Train of Thought

When I made my first trip to New Orleans for a weekend in April, I had most of the day on Friday to myself, since most of my friends were in the wedding party and had errands and rehearsal and stuff to do.

In the afternoon, after I’d mostly recovered from my hellacious Bourbon Street hangover, I laced up my sneakers and grabbed my camera and struck out on my own. I spent several hours that day wandering around in the French Quarter and along the riverfront. I visited all the shops and places you’re supposed to see. I saw a quartet of amazing street performers in the ampitheater near Cafe Du Monde. I had gumbo and shrimp Creole in a sidewalk cafe with an old-school little jazz & blues band playing near me on the patio. I went to the aquarium and took my time at each exhibit. I walked along the riverfront and sat on a concrete ledge-type place there for a little while to listen to a man in shabby clothes playing the trumpet.

This man had two little children with him – a boy and a girl, maybe 3 and 5 years old. They chased each other around and tackled each other in the grass and squealed with absolute joy while he played his songs. As an oldest child, I habitually keep an eye on other people’s children when I’m out places just as I used to keep an eye on my sisters, and I watched these two kids in that way, and also because they were so cute and having so much fun. I needn’t have worried, though, because the trumpet player kept his eye on them, and called them back when they scampered too far away from him. None of the pictures I took that day came out particularly well, but I was able to get a couple of shots of the kids.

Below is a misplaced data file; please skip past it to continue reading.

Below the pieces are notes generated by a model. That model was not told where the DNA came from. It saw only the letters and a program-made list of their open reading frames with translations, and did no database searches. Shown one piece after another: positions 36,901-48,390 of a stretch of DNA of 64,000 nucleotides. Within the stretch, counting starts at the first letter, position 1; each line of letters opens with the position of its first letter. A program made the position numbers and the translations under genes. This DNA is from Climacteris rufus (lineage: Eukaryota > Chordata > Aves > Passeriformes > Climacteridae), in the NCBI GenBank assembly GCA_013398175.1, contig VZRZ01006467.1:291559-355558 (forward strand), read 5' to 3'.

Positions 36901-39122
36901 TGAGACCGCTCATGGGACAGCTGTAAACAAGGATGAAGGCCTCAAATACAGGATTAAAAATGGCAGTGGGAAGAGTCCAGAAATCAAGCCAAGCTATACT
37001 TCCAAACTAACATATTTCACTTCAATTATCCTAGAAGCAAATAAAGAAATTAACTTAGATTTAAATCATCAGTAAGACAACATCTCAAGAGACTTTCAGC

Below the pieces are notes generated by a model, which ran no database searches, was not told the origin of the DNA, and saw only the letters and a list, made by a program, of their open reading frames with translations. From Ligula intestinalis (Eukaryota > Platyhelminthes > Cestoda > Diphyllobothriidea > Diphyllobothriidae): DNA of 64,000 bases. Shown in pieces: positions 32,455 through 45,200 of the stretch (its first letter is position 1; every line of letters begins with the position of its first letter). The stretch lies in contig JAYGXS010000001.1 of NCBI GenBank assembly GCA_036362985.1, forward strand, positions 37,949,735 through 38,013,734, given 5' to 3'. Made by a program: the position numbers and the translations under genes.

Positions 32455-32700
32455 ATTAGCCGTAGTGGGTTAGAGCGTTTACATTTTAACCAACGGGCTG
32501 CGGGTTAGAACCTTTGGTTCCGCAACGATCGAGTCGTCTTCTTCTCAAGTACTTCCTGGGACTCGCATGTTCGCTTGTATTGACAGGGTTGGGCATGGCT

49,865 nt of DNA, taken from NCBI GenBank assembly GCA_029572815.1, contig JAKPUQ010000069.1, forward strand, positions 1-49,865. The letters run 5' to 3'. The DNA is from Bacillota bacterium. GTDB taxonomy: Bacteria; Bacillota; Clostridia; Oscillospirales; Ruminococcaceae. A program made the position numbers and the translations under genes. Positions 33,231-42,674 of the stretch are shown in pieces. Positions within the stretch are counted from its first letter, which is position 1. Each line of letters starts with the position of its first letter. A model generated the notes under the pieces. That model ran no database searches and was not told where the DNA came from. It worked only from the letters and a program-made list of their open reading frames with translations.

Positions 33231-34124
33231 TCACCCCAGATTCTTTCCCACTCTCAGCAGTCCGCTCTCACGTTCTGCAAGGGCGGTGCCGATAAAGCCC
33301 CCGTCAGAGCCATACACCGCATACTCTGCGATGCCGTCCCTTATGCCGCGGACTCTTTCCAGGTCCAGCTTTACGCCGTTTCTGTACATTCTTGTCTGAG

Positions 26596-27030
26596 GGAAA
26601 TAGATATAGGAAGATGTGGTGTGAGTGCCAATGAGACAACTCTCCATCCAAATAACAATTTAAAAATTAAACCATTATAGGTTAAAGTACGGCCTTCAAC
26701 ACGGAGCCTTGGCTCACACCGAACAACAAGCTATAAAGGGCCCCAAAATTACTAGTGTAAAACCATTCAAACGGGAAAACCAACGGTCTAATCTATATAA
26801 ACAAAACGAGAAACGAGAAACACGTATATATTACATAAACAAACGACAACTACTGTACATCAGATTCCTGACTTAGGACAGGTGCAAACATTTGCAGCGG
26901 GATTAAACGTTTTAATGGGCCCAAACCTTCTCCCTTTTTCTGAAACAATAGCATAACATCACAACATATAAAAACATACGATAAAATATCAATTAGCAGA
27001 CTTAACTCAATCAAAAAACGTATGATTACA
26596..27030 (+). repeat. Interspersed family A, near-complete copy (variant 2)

I’ve been thinking about them these last few days. I wonder if they were able to get out of the city, or if they had to endure the nightmarish conditions at the Superdome or the Convention Center. I wonder if they are safe, if they’ve gotten food and water and a warm, dry place to sleep.

I wonder if they lived. I’ll probably never know.

musician's children

musician's children 2

One Reply to “Train of Thought”

  1. It’s one thing to see old pictures (or movies) and wonder who is still alive. It’s another to look at recent pictures of kids and wonder the same thing

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